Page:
Which embryonic cell layer is involved in secondary growth?
What is the difference between a leaf and a leaflet?
Leaf has a bud in its axil but a leaflet does not
How does transport by bulk or mass flow through tubes work?
This type of flow is driven by the pressure difference between the 2 ends of the tube and is inversely related to the cross section of the tube
Examples: flow of water and dissolved mineals through xylem vessels or of blood through blood vessels are examples of mass flow
How to make protein from simple carbohydrates?
Make amino acids by adding N, S
Turn amino acids into proteins
How to make membranes from simple carbohydrates?
Make lipids by adding P and/or S
Turn lipids into phospho and sulfo lipids
Turn this into membranes
How to make nucleic acids from simple carbohydrates?
Make nucleotides by adding N and P
Make nucleotides to nucelic acids
How are photosynthetic products transported?
Mainly sugars - transported from source tissue (leaves) to the sink tissues (growing organs) through the phloem
Both xylem and phloem are involved
What is the process by which photosynthetic products are transported?
Source leaves are rich in sugar and load sugars into phloem cells which absorbs water from xylem through osmosis and develop high turgor pressure. Sink cells unload sugars from phloem cells. The water in the phloem cells returns to the xylem. Thus transport of photosynthetic products in the phloem is purely pressure-driven
What is phloem sap composed of?
Mostly sugars (65%)
What is an essential element in plant nutrition? (3 criteria)
1. Plants cannot complete life-cycle without the element. Completion of life cycle includes reproduction.
2. The element can not be replaced by a similar element, meaning another element from the same group in the periodic table.
3. Its lack/absence must produce a specific deficiency symptom.
What non-mineral elements do plants obtain?
Get H, C, and O from water or atmosphere
What macro-nutrients do plants get from soil?
N, K, Ca, Mg, P, S and Si
What micro-nutrients do plants get from soil?
Cl, Fe, B, Mn, Na, Zn, Cu, Ni, and Mo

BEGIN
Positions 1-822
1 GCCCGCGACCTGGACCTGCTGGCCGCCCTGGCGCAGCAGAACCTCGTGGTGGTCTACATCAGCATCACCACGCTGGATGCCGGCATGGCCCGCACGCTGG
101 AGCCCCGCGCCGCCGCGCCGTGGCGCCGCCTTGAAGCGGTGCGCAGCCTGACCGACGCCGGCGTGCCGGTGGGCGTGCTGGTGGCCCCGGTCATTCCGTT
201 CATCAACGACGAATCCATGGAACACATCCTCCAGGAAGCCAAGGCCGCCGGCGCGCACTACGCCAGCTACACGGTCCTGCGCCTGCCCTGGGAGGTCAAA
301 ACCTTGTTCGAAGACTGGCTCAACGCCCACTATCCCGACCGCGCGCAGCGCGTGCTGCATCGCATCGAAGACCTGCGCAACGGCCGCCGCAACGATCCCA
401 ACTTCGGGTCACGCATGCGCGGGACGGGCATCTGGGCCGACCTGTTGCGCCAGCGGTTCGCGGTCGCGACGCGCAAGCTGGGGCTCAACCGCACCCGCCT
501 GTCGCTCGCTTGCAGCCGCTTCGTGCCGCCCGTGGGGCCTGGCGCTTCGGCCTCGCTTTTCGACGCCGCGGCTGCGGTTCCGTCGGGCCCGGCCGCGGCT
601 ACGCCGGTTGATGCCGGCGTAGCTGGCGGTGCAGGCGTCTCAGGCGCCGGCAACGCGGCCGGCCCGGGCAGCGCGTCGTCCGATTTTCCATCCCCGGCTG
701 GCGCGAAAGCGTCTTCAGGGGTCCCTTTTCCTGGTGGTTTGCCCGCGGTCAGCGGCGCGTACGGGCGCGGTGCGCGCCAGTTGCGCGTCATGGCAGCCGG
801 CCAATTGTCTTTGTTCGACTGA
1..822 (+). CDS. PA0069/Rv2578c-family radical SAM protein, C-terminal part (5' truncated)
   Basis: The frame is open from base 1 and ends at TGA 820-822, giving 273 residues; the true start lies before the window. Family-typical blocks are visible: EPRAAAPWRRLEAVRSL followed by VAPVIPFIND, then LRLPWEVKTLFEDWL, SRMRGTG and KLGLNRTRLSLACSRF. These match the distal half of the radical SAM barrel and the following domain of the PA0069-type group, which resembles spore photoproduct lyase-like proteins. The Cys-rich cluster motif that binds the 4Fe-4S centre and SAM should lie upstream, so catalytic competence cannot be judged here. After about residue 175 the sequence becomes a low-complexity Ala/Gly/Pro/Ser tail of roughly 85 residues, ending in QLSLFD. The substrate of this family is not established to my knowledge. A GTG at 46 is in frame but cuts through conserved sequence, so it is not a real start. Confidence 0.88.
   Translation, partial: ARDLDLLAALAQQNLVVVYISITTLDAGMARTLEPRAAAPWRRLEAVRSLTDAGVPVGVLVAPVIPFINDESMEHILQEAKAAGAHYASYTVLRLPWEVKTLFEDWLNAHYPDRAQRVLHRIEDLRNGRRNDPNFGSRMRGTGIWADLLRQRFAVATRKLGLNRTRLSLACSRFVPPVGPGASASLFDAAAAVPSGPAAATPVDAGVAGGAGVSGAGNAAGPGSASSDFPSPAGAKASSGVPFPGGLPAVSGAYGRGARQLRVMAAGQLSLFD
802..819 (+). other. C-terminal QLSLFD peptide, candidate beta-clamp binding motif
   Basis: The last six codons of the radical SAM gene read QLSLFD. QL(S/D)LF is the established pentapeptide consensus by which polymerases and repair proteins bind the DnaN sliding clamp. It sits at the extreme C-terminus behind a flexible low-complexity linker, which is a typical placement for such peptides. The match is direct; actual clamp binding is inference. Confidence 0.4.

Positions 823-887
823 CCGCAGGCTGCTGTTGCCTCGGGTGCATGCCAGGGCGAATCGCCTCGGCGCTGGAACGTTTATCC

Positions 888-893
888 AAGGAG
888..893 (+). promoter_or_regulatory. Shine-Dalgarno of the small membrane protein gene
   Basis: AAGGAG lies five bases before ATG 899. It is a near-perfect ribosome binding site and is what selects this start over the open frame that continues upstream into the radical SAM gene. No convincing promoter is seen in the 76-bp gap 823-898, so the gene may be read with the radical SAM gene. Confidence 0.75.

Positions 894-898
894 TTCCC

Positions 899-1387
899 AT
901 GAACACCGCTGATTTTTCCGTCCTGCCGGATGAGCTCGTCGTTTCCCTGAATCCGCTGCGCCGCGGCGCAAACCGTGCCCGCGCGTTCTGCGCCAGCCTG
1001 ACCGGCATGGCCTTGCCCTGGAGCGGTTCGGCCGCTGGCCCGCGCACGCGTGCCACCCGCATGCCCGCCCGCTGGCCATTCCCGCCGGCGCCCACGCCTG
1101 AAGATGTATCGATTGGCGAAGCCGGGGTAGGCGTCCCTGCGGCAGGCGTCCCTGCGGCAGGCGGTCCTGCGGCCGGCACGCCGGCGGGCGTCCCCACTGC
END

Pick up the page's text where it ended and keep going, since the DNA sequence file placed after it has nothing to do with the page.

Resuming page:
Which nutrients are mobile within the cell?
N, K, Mg, P, Cl, Na, Zn, Mo
Which nutrients are immobile within the cell?
Ca, S, Fe, B, Cu
What are the intercellular spaces between adjacent cells in plants called?
How are cationic (positive) minerals adsorbed?
Due to their positive electrical charges are adsorbed onto the surface of clay particles which are negatively charged.
How are anionic (negative) minerals adsorbed?
Generally leached down with rain water and are less stably available to the root
Why is nitrogen fixation important?
no animal or plant can get it
most animals and plants suffer from N-deficiency.
However, some bacteria can get it.
So plants and bacteria have a symbiotic relationship
Specific bacteria living in root nodules fix N2 gas into nitrogenous compounds which are then transported to all parts of the plant. Bacterium gets photosynthates from the plant.
What are bacteroids?
bacteria each surrounded by the host cell plasma membrane
What are mycorrhizal fungi?
Roots of some gymnosperms and many angiosperms form mutually beneficial associations with certain fungi.
The plant gets minerals from the fungus and the fungus gets carbon compounds from the plant
What is ectotrophic mycorrhizal fungus?
Fungus may live in apoplast region, never entering the cytoplasm of the host cell
What is vesicular-arbuscular mycorrhizal fungus?
Fungus may actually reside inside the host cells
Where do some plants living in nitrogen-poor habitats obtain nitrogen?
Get nitrogen supplements from insects
To a lesser extent, phosphorous is also obtained
These are carnivorous plants
The plant secretes enzymes to digest the insect, only insect exoskeleton is left at the end.